Successfully harvesting a crop and getting it out of the field and into the store is a huge relief but maintaining quality once it is in the store is just as important to get the best price and avoid deductions.
You can use monitoring sites to record results from checks such as moisture, temperature and pests like insects or mites. These records are also important as evidence of due diligence and are a requirement for lots of assurance schemes such as Global GAP and Red Tractor. You can find full instructions for setting up and updating monitoring sites here.
In the examples below we will talk about cereal/grain storage but similar principals could be applied to many other crops depending on their management requirements and spoilage risks. For example in potatoes you may want to include disease checks on your monitoring sites
Before using your store you will want to ensure it is clean and free of any pests. You can use notes to record what maintenance you have completed with the date so you have documentation for any inspections. You can set these up as tasks with a due date before when you expect to start harvest so that they do not get overlooked in the rush to prepare for harvest.
During storage, frequent monitoring for the presence of insects and mites is essential. Regular measurement of temperature and moisture is also important, as increases may point to emerging pest problems. Setting out traps such as pitfall traps is a good way to get an indication of pest populations. By checking these regularly you get an early warning if pest levels are increasing so that you can treat the issue as quickly as possible.
You can use a monitoring site for each of your traps and then update it with a count of what pests have been found each time you check it. This will give you a log with dates of checks and findings.
You could also have an option to record that rodent activity from mice and rats has been checked for.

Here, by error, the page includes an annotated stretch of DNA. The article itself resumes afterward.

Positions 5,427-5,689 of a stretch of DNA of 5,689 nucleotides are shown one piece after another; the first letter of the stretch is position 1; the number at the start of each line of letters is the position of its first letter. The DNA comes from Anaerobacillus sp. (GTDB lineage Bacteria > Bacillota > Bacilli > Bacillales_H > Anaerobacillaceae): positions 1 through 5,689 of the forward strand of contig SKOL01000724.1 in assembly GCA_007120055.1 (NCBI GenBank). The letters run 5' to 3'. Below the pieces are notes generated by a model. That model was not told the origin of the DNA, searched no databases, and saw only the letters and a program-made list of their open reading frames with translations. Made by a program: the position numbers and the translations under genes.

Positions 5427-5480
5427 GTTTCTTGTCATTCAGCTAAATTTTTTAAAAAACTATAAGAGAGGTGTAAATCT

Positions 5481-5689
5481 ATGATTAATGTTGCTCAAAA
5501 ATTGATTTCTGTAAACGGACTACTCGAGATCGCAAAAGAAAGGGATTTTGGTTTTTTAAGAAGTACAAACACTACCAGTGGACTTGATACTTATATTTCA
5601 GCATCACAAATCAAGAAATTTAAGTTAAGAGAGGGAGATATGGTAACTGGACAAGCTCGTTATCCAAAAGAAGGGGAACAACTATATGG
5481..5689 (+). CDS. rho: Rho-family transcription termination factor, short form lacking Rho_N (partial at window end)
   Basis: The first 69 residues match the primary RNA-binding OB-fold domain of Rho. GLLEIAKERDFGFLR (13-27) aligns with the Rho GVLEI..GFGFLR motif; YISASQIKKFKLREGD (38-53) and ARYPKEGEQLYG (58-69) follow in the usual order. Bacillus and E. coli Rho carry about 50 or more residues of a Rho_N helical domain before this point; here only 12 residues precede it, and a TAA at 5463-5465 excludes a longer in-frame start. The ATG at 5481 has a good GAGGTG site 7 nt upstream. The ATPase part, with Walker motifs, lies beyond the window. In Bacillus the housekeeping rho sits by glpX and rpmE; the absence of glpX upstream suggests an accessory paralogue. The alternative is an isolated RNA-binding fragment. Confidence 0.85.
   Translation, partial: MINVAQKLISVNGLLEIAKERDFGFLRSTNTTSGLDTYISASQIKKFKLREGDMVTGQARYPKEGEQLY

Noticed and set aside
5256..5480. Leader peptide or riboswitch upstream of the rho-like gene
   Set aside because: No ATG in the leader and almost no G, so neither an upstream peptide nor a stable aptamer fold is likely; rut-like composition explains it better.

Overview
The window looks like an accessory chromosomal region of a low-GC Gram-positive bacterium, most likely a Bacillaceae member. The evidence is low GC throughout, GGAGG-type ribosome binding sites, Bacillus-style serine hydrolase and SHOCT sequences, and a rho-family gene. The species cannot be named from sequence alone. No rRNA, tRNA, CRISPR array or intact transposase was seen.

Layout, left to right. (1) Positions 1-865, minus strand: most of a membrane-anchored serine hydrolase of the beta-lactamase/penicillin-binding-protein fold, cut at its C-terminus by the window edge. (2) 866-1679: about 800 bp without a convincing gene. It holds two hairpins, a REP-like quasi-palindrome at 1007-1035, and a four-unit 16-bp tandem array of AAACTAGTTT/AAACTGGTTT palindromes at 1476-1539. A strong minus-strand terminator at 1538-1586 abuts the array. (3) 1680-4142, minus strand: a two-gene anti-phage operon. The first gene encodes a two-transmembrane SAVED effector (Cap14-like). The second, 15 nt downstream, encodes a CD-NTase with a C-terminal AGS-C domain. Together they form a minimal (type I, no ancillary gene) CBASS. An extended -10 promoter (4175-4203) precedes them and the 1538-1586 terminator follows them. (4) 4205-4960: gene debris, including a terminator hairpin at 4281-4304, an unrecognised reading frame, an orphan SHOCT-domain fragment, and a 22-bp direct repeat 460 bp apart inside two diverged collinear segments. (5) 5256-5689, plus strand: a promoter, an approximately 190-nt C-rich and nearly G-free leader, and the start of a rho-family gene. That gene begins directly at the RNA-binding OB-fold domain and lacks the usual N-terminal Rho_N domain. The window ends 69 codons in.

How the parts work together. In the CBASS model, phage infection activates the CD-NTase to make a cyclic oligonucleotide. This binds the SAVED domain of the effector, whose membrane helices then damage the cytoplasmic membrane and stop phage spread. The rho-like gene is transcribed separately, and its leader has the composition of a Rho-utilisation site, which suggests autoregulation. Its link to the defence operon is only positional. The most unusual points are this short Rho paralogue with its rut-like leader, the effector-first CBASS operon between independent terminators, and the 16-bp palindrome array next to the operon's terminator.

Moisture and temperature
During the winter months grain moisture and temperature should be checked at least monthly. You can find target moisture contents for cereals and oilseed rape/canola on the AHDB website. In general grain should be stored at lower temperatures because at higher temperatures it will exchange moisture with the air. You should monitor at several locations and sample consistently at the same ones each time.
You can measure grain moisture rapidly using a probe but for more accuracy you will need to take a sample and use a moisture meter.
You can set up monitoring sites for your chosen sampling points and then update them each time you take a moisture reading.
Keep an eye out for sudden increases in moisture and if you see an increase of 2% or more investigate the cause, for example, condensation, leaks, hotspots or insects, and take necessary action.
You can also install connected monitoring equipment to save the effort of going and taking grain samples and testing them. Examples of these are Martin Lishman and Agrolog. As part of our ongoing integration work we plan to link up with these sensor brands so that you can get updates for your storage monitoring equipment directly to fieldmargin. If you are using these tools or manufacture them we would love to speak to you to get your ideas on how this could work.